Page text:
The Complete History of the Metaverse!

Updated: Aug 2

Past | Present | Future | Metaverse | 26th July 2022 | Virtual Wire

 

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Currently, it seems as though our society is trudging through technological molasses, as demand piled up and Covid-19 blocked the door to supply for the past 3 years.

While technological advancement may seem to be coming to a grinding halt, there are some interesting experimental technologies on the other side of the door. Although Elon Musk’s integration of Steam into Tesla’s next lineup of cars may seem to be the next technological milestone for humanity, the manifestation of the metaverse may be the next revolutionary achievement for humanity, in terms of communication and commerce.


The metaverse itself is somewhat of an abstruse concept, but it is essentially the culmination of virtual reality (VR) and augmented reality (AR) and the amalgamation of our physical reality and the digital world. The metaverse is essentially a digital world, where one can project their consciousness in order to interact with this new world and communicate with other real-world people, but in their digital avatars. The idea is truly groundbreaking. The metaverse is, quite literally, the digital Silk Road of the future. Imagine the millions of businessmen and women who are forced to embark on arduous journeys every day, repeatedly sleeping in one country and waking up in another. Imagine the thousands upon thousands of dollars that immigrants have to expend in order to see their family once every few years. Imagine the millions of cars, trains, and planes that are operating on a daily basis.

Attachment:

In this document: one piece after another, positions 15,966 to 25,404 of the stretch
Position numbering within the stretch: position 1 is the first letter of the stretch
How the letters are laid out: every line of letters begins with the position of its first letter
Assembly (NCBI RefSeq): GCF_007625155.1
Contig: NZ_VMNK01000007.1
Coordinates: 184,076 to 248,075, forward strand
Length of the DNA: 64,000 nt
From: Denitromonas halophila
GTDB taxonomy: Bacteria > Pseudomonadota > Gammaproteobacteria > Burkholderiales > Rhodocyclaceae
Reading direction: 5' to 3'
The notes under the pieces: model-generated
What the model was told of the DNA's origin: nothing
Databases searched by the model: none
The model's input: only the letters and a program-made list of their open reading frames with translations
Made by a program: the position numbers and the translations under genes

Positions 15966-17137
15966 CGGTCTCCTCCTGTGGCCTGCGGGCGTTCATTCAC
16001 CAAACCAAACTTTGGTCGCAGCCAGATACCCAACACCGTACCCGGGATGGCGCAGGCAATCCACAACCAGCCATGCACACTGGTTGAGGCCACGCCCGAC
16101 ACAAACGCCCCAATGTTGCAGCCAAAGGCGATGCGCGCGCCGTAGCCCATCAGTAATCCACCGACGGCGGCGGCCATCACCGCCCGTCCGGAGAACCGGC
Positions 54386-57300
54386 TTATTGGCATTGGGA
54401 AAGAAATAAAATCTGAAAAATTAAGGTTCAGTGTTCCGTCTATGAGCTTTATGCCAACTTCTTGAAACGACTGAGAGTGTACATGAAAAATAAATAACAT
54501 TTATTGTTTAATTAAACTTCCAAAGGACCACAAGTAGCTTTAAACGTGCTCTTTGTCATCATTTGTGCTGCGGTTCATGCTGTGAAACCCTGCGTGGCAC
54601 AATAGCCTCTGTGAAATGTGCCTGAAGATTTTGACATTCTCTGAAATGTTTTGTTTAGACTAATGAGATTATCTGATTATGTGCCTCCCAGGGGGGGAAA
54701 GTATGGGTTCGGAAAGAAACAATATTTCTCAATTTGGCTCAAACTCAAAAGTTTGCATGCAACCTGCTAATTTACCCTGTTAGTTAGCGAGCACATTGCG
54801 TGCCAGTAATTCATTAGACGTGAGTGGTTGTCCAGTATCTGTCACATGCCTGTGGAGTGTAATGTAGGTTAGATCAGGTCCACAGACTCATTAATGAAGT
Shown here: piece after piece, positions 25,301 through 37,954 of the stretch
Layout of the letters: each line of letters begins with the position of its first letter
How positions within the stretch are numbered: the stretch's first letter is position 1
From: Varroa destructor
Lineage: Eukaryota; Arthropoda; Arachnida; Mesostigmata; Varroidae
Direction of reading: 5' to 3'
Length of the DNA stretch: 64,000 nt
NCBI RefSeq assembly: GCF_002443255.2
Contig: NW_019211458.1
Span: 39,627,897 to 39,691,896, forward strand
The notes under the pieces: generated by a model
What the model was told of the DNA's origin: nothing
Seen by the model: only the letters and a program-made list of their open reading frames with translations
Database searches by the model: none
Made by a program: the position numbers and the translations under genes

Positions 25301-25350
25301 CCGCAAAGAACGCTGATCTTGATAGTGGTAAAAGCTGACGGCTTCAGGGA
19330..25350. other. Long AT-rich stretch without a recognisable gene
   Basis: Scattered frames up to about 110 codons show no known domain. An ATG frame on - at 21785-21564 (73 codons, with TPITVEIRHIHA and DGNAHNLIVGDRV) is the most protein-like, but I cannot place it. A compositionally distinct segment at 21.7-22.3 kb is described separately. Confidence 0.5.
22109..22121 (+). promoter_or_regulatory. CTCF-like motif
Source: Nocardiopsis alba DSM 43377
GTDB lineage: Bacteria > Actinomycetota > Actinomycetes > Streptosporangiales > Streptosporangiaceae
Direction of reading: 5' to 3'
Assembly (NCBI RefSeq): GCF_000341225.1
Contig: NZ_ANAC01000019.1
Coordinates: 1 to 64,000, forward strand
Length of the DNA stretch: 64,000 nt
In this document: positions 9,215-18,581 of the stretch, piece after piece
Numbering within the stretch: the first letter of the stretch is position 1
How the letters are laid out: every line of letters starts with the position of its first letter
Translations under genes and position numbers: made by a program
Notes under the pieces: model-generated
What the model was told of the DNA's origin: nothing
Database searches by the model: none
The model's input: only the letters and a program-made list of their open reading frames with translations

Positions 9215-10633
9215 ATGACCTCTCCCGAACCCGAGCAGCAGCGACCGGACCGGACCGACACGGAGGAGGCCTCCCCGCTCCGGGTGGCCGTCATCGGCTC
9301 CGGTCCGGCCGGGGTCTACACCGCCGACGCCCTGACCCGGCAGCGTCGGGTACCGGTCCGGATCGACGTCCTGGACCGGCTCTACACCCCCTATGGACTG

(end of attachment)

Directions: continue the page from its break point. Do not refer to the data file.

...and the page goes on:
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Although the concept of the metaverse was first born in 1838, Sir Charles Wheatstone’s concept of “binocular vision,” has recently gained popularity, in September of 2021, when Roblox announced its development of the metaverse. Then Facebook jumped on the metaverse train in late October and amplified the popularity while simultaneously killing any existing strand After Mark Zuckerberg changed the name of Facebook to Meta, Meta effectively spearheaded humanity’s advancement towards building the metaverse, piece by piece, until the fictitious form is brought into the world of nonfiction. In this article, we will scrutinize the history of the metaverse, its current developments, and what humanity is hoping to gain from it.


History of the Metaverse

As aforementioned, Sir Charles Wheatstone’s concept of “binocular vision” was the first step towards understanding the metaverse, as it delineated the process of consolidating two images, one for each eye, to create a 3D image. In other words, Wheatstone was describing the mechanics of today’s VR headsets. Almost a century later, a science fiction writer—named Stanley Weinbaum—published Pygmalion’s Spectacles, a book that detailed the experiences of a character who uses goggles to tap into a fictional world. Finally, humanity began making massive progress in its race toward the metaverse, as

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Morton Heilig developed the world’s first VR machine in 1956. His Sensorama Machine was capable of generating a multisensory experience of riding a motorcycle through Brooklyn, by combining 3D video, audio, scents, and a vibrating chair.